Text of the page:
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1984 (Nineteen Eighty-Four)

A cultural staple of government grown overlarge and completely wrong, George Orwell's dystopian novel 1984 was not as fictional as many would like to think. A reflection of some of the terrible events of the time of its writing (1949), 1984 was intended as a warning against the betrayal of socialist ideals by Stalin as well as one against ever increasing government power.

1984 was supposed to be the second of three novels of a look inside a Stalinist nightmare; the first was Animal Farm, which addressed the creation of a Stalinist nightmare; the third was never written.

The novel gave the world the term Big Brother. It is a noted example of a dystopian fictional setting, and nowadays, also partially an example of honourary alternate history.

The world of 1984

There remains a great debate over the nature of scope of the novel's ultra-totalitarian regimes. Some suggests that the entire world is under this level of control, while some suggest that Big Brother rules only the British Islands or even just the London Area. Given the extreme level of propaganda and the government's willingness to do everything in its power to maintain control, the objective truth is deeply–if not completely–obscured.

What is not in dispute is the level of decay apparent in the novels. Colchester has suffered a nuclear attack, and rationing is tightening. Immanuel Goldstein's banned book discusses a view of the world, but it may itself be propaganda. This work discusses the global nature of the Totalitarian powers–but this may also be a fabrication.

Appearances and homages in fiction

1984 is also a popular inspiration for various stories and works. These stories, as well as many threads related to the topic, explore the fabric of a world gone totally wrong. Here are some of the most notable fanworks :

a.) Timelines

Images of 1984 - Written by Will Ritson, this story explores the creation of a totalitarian nightmare in Britain, attempting to tie in 1984's setting into a relatively realistic alternate history of the 20th century.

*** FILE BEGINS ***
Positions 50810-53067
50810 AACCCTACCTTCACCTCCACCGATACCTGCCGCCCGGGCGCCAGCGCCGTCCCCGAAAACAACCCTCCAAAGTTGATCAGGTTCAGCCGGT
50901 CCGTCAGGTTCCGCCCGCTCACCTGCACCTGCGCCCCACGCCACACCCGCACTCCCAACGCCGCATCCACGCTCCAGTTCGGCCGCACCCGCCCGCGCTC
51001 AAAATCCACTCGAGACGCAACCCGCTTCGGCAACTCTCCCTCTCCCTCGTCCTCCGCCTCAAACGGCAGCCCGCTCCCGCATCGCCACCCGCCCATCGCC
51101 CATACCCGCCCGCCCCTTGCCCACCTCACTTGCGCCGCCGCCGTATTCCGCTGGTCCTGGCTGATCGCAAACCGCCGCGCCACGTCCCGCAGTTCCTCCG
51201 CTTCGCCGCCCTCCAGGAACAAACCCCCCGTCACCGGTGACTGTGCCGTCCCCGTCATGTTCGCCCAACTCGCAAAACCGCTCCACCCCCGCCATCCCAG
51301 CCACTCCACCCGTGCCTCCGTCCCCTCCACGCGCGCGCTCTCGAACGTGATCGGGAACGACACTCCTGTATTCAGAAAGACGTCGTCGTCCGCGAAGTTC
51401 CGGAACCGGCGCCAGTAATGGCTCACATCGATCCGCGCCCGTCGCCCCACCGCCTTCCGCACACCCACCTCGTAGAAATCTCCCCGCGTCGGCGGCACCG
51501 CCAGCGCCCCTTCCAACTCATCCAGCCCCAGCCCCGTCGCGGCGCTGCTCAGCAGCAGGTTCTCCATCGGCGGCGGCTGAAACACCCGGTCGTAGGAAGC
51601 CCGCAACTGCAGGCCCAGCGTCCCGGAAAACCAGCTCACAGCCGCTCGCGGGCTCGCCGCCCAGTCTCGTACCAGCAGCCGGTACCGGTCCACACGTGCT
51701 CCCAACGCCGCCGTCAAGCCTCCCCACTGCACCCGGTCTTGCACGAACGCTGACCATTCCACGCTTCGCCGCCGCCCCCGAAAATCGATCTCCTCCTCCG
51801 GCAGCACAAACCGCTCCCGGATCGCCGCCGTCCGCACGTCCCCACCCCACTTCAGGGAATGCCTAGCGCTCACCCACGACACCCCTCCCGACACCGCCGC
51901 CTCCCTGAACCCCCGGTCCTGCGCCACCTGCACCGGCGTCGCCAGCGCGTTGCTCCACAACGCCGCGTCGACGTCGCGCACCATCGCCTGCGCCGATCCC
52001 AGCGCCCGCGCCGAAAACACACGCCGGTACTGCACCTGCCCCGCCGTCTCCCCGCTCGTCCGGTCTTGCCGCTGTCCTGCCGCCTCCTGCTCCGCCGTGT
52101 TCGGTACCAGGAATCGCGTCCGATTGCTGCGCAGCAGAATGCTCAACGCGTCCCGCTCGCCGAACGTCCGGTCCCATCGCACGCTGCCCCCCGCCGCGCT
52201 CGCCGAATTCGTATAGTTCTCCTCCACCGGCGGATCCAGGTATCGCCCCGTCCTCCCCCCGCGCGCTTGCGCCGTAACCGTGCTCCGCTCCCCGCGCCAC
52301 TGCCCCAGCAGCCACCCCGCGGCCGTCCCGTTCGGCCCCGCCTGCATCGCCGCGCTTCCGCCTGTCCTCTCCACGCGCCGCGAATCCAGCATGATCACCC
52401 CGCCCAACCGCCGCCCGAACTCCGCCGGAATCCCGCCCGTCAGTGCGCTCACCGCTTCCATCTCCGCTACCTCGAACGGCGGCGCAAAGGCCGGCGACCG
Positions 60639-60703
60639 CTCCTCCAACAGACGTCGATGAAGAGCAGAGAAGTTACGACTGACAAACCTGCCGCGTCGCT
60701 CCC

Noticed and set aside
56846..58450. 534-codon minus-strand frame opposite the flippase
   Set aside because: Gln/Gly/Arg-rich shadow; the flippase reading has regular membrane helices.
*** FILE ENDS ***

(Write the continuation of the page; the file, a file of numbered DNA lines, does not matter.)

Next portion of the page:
The 1984 October Event - Written by Onkel Willie.

Children of Oceania - Written by indigotwilight. The timeline explores the sordid reality of Airstrip One through the innocence of a child.

The Rise of the Tri-State World Order: A Timeline of Orwell's 1984 - Written by SpanishSpy, this timeline takes a more disturbing option in assuming the words of the Party are true.

Under the Spreading Chestnut Tree - Currently being written by Roberto el Rey, this timeline is another attempt at a plausible backstory that takes the Party's words to be true.

b.) Homages in timelines

Fight and Be Right by EdT - The timeline pays homage to 1984 in some of the terminology and iconography used in Syndicalist Britain. Examples include four large Ministry buildings in London referred to with Newspeak-style names and the propaganda posters of The Federation of Worker's Republics emulating the style of the propaganda seen in the 1984 film adaptation of Orwell's novel. The ATL version of Winston Churchill is also glimpsed in a syndicalist prison camp, writing down his memoirs, dubbed The Last Man in Europe - a nod to the original working title of Orwell's novel.

c.) Shared Worlds gaming

End of Dystopia Map Game - Moderated by Blue Max, this game explores the progression of the world beyond the events of 1984. While not a serious appraisal of the consequences, it retains the dark tone of a world badly abused by Threeist ideals.

alternate_history/1984.txt · Last modified: 2019/03/29 15:13 (external edit)